As I met more and more people, they revelled in sharing even more horror stories with the wide-eyed noob: “You know the CEO? One time he got so angry with an employee he shouted at him in the street and started unzipping his fly and….well…” “One time, I had to work for four weeks solid without a day off and then I got ill and then my boyfriend broke up with me and I had to move out of my flat on the same day and I couldn’t get a day off still but I’m fine now.” “I’m afraid I can’t meet you tomorrow morning because I have the 10am-1.30pm shift. And then I have the 2.30pm-11.30pm shift. But it’s ok because then I have to move to Denmark because my job has changed!”
I would say my heart sank, but by this point it had simply shrivelled to a raisin. How could this be true, that these brilliant people and this awesome-sounding job was so nightmarish? I pleaded with these guys to explain, and they chuckled and said, “Hey, don’t worry, we only tell these stories because it’s funny to tell them to you! We all do this because we love it and we want to be doing it! Honest!” At the time I narrowed my eyes and resigned myself to the agony that was to be the next few months of my life.
And then I came back from Edinburgh and spent my first real week on the job and realised exactly what these people meant. This really is an awesome thing to do and a brilliant clan of people to do it with. The office is full of incredible, diverse people, from a fluffy-haired Portuguese hipster to a lovable beardy Yorkshireman, all of whom are chattery and generous and overflowing with good humour. I share my part of the office with a fierce and erudite guy who looks exactly like Wolverine (yes, including the sideburns) and a hilarious accountant dude who makes the most tongue-drippingly delicious coffee in town.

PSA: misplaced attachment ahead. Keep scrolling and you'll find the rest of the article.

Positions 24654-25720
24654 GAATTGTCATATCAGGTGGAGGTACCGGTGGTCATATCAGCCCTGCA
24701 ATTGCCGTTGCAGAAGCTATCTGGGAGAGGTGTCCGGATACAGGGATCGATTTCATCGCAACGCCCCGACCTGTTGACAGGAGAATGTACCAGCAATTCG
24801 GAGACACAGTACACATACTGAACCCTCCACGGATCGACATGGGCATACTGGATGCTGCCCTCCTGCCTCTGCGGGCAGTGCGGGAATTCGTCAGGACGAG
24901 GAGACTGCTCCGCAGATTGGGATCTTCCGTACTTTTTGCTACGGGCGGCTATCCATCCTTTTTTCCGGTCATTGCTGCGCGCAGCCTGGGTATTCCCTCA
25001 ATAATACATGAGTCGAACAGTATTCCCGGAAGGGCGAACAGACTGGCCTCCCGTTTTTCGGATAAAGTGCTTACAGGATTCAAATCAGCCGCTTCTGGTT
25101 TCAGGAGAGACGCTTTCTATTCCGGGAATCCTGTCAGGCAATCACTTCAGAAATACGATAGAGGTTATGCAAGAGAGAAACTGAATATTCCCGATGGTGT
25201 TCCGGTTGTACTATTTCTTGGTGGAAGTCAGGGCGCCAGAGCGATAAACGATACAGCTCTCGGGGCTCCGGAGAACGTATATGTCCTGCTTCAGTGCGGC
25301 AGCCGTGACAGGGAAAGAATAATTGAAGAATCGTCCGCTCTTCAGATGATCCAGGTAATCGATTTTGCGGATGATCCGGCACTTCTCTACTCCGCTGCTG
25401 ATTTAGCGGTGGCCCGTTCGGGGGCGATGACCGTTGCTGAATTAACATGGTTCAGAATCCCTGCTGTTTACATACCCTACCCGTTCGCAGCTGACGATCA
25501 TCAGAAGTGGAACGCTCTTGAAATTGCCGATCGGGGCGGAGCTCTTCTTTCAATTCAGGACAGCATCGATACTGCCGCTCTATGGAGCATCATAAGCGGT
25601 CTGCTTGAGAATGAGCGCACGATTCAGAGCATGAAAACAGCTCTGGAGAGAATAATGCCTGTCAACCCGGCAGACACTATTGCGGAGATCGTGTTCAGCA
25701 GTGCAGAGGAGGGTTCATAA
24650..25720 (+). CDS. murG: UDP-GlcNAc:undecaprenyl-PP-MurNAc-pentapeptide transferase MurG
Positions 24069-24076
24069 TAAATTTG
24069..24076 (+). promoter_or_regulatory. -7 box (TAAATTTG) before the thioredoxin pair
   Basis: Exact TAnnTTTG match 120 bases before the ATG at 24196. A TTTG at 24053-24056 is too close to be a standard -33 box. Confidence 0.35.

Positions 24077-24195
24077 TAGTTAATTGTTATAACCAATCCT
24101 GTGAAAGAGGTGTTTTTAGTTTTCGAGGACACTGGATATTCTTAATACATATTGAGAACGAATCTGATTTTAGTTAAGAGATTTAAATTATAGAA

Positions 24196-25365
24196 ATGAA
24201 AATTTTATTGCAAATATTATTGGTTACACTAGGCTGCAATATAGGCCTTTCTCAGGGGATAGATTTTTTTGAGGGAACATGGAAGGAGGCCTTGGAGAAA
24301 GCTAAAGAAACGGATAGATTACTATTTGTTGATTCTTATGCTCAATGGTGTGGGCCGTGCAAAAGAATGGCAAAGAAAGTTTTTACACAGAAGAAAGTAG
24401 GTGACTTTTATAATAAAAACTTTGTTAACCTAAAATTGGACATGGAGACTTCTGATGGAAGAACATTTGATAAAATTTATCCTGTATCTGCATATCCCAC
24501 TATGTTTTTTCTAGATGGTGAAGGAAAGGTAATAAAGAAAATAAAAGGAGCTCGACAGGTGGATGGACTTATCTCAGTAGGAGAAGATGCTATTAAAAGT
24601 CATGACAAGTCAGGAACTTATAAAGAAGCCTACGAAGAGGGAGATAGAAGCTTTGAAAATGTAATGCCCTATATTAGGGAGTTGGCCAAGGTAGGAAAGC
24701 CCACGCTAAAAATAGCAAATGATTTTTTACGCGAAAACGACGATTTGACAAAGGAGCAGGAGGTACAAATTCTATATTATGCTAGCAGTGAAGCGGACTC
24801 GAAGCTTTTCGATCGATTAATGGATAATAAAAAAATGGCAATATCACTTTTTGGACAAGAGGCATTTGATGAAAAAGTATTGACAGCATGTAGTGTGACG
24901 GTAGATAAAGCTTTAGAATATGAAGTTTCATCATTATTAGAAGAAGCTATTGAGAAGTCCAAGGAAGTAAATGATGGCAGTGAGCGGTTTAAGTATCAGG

My two office mates have fun executive toys like a LEGO sculpture of the Brandenburg Gate and an enormous cricket bat which they like to swing around until they break something, usually a lamp. Unlike my old cardboard tinned-air cubicle, the office is a weird old flat in the middle of Berlin with red desks and big breezy windows. Inkeeping with German etiquette, there is an entire room in the office used to store all the bottles of fizzy water the employees require, in a variety of different fizziness-grades.
And the work feels useful and relevant because it is about making sure that people who break their backs at their jobs to go on holiday get to have a really great time when they get there, and that people who have moved to an exciting new city and want a cool and interesting job can get one and put their personality to good use for a change. I even went on one of our tours as part of my training and had a brilliant time learning about Berlin, admiring the handsome tourguide and basking in the glow of my first real moment of street cred chatting to a sweet pair of first-year Durham students: “OHmiGawd, you actually live here in Berlin? Omigod that is like, soooo cooowuhl…”
And my boss? The guy who, according to all TV shows and films ever, should be a ginormous bastard practising a moderate-to-high level of sexual harassment? My boss is actually a forgiving, understanding and fundamentally good bloke who has given me real work to do and answers my twenty-bajillion nervous questions with admirable patience. And forgives me when I am unable to understand all of his sports analogies.
And all of a sudden, amongst all this, I have started to accumulate things like ‘Social security’ and ‘a work phone’ and ‘expenses’. I have to pay ‘tax’ and ‘pension’. I have identification numbers and HR profiles. I am in the system. I am part of the rat-race and nothing more than a file in someone’s filing cabinet. GOD it feels good.
Come on hubris, this can’t last for sure.